26 October 2013

Pearl Jam - Vitalogy


So here we are at the 500th posting - never thought it would get here so fast, yet here we are.  Sometimes pages pick a special artist or a monumental album which to look into as some sort of statement.  Not us, apart from me telling the others that the 500th blog was mine, I've gone for something that is not looked upon too fondly by some areas of the music press when it was released.  Back in 1994, Pearl Jam was laying their collective claim for being one of the biggest rock bands in the world.  Released about 5 months after the death of Grunge figurehead Kurt Cobain this album is wrongly seen as some sort of tribute to the fallen singer, when the fact remains that 'Vitalogy' was a reaction against grunge itself and what the band had made from their success with their previous albums 'Ten' & 'Vs'.  It was also an album formed by conflict within the band with singer Eddie Vedder taking the final decisions for the first time, drummer Dave Abbruzzese was sacked and guitarist Stone Gossard thought about quitting.  Even producer Brendan O'Brien said there was some imploding going on.  So what sort of record came from this conflict?


Starting with "Last Exit" this record is probably the most diverse that the band have released.  There is a fire from the off with the opening followed by the insane "Spin The Black Circle" which sounds more like a pray to an elder deity rather than a ode to the joy of listening to a song on vinyl.  After this comes the brooding and aggressive "Not For You" which is just aggressive without ever needing to hit the accelerator. You can feel the tension coming out more with "Tremor Christ" and its hypnotic playing.  Then the band turn left with the heart breaking ballad "Nothing Man" about someone who is trapped in the shell of a relationship after the other has left. To this day it can still bring a tear to my eye.

 
Next is the punky "Whipping" which is just standard album fodder and could have been on either of their earlier releases if the truth be told; it is ok, but nothing very special which at the time was out of place for the band.  They were going around with the golden touch at that moment.  Then comes the short instrumental-ish "Pry. To" which is just a small jamming track placed in the middle to break up side one form side two (for the CD or download generation, records used to have sides on tape and vinyl) - again a little throw away.  Then come the towering "Corduroy" which bring the album back on track, going on about how the singer is a mess (in my mind, the band sounds like it was).

 
Then it goes a little strange with the Tom Waits-esque "Bugs".  For years I could not figure out if I love this, hated it or both.  It is still that way to this day, but my deity the song is still interesting.  "Satan's Bed" follows with its S&M undertones, but is probably a barbed-song about what the band thought about the music industry.  "Better Man" (the natural companion to "Nothing Man") is the next song which is shown from the side of a lady in a loveless marriage who wants to leave but still comes back to what she knows.  Tragic and glorious in one swift motion. Come up next is another break in the album with "Aya Davanita" which works better than "Pry. To" as a short break, it is short and to the point, it is also very hypnotic as well and is sometimes stuck in my head for day.  Then comes the album's last official track in "Immortality" which is your standard Pearl Jam that makes the heart soar and is crushingly beautiful.  Until recently I did not know it was released as a single (it was only released in the USA, Canada and New Zealand), which is not about the death of Kurt Cobain.  In fact the band has gone on the record to confirm that the majority of the work here was finished before his death.  What does not need disputing is the fact it is a brilliant song and closed the original release so well, but newer releases now have "Hey Foxymophandlemama, That's Me" or "Stupid Mop" as the end track.  This track is just a noise piece which I personally love, it just goes off in a totally different direction which pissed off a lot of people and I think the band needed to do this, just to show they were in control and would not do 'Ten' or 'Vs' part 2.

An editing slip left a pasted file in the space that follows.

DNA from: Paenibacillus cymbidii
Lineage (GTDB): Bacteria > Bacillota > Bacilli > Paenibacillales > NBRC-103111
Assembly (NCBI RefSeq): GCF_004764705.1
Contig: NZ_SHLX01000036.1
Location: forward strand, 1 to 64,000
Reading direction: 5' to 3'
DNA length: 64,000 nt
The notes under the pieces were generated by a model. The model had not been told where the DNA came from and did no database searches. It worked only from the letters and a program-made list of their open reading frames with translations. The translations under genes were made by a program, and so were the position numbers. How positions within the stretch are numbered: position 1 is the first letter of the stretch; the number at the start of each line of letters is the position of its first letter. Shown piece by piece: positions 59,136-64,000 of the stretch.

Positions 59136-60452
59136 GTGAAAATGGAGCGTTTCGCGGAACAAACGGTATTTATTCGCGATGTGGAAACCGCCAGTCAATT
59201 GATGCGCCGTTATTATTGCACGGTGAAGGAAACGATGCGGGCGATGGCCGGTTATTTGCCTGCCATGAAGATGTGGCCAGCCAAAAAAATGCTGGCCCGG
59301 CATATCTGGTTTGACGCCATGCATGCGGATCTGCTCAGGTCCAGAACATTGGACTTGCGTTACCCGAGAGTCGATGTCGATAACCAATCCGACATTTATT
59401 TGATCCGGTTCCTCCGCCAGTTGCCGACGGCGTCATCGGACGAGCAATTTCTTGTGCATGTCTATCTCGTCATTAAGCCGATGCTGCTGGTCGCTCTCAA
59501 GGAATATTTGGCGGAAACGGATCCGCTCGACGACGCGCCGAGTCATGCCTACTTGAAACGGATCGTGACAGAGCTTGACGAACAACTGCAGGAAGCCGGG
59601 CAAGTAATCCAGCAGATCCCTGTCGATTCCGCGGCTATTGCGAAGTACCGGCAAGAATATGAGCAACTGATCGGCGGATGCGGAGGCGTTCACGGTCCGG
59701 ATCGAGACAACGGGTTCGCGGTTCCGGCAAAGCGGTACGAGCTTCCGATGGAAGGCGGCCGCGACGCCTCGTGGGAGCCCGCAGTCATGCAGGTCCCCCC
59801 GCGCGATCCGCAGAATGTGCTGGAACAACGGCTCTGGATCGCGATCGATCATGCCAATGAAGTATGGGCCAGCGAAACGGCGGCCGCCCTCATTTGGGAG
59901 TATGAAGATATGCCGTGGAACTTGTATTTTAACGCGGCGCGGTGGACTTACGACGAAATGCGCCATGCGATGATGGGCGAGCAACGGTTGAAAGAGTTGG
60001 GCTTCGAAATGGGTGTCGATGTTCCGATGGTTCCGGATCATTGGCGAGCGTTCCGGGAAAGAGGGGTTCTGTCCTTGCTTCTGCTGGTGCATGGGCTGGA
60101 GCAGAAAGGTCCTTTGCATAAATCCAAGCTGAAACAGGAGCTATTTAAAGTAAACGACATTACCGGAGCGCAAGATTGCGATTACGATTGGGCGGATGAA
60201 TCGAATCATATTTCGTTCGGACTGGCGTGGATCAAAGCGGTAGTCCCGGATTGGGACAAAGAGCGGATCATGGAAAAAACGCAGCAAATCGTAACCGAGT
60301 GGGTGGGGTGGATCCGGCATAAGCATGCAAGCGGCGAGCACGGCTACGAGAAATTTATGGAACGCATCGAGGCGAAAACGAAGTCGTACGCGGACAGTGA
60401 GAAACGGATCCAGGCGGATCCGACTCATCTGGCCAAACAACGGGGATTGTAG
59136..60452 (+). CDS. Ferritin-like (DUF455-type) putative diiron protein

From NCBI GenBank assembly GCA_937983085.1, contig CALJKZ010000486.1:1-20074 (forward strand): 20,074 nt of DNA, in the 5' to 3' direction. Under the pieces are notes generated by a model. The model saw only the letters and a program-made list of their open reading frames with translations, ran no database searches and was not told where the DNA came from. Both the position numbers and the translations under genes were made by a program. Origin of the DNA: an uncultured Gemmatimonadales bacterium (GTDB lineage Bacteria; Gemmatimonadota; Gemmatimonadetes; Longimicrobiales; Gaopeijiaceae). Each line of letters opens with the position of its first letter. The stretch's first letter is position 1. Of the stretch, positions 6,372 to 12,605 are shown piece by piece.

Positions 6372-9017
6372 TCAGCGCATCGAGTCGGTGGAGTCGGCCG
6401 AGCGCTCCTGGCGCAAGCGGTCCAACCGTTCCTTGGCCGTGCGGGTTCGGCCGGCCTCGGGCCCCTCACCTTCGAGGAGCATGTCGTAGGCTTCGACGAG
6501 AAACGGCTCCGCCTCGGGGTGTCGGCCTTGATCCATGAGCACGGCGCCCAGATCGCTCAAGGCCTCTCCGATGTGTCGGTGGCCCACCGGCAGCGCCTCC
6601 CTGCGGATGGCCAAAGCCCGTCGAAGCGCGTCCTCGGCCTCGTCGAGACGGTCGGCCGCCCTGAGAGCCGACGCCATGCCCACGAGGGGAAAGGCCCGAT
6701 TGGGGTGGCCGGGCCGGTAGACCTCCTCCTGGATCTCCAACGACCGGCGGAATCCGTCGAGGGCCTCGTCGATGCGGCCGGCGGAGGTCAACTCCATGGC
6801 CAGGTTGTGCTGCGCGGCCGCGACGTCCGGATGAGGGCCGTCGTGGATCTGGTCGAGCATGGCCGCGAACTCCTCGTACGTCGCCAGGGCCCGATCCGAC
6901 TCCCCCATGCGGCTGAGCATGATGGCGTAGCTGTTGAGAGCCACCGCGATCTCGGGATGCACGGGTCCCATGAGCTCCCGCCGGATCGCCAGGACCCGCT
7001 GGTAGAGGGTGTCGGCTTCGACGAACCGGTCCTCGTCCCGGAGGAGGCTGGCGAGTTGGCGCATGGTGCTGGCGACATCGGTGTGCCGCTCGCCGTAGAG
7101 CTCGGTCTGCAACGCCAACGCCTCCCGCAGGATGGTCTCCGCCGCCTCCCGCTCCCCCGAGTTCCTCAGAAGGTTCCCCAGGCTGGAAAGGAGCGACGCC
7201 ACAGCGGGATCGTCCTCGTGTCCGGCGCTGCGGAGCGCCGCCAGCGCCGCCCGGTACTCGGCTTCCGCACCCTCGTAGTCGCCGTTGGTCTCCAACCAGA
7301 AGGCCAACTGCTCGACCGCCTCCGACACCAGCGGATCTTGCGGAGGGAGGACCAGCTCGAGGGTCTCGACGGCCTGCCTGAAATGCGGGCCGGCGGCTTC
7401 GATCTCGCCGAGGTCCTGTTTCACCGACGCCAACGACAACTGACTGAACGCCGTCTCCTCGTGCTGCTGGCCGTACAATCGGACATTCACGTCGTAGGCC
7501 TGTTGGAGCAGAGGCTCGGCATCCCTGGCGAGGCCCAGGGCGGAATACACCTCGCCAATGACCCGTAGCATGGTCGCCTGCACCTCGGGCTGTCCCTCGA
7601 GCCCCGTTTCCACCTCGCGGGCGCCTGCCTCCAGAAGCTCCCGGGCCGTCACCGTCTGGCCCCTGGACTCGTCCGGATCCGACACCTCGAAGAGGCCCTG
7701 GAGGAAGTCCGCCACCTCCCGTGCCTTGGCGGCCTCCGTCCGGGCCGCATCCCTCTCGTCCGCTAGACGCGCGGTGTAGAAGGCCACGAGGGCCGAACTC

For a lot of people this is where Pearl Jam stopped being relevant, for me it is where they became more relevant.  It is a flawed record, but it is still my favourite record by the band to this day.  The packaging is stunning, the mood is darker than a winter's night in the Artic circle and it is not welcoming in the slightest.  It was born in conflict and is spiky to the end.  Maybe that is why I love it and find it so fascinating; the internal war is there for all to see, and an internal fight has never sounded so beautiful.  The album has aged gracefully and is well worth revisiting, not quite perfect; but that is what makes it more special.

 
9.5 out of ten - Almost perfect, almost.......

 
You can purchase one of the versions of the album from Amazon here

 
You can visit the Pearl Jam website here

 
You can listen to the album here on Spotify

 
The band was having a ban on videos at the time, but I'm sure YouTube has live performance of their work at the time up there.

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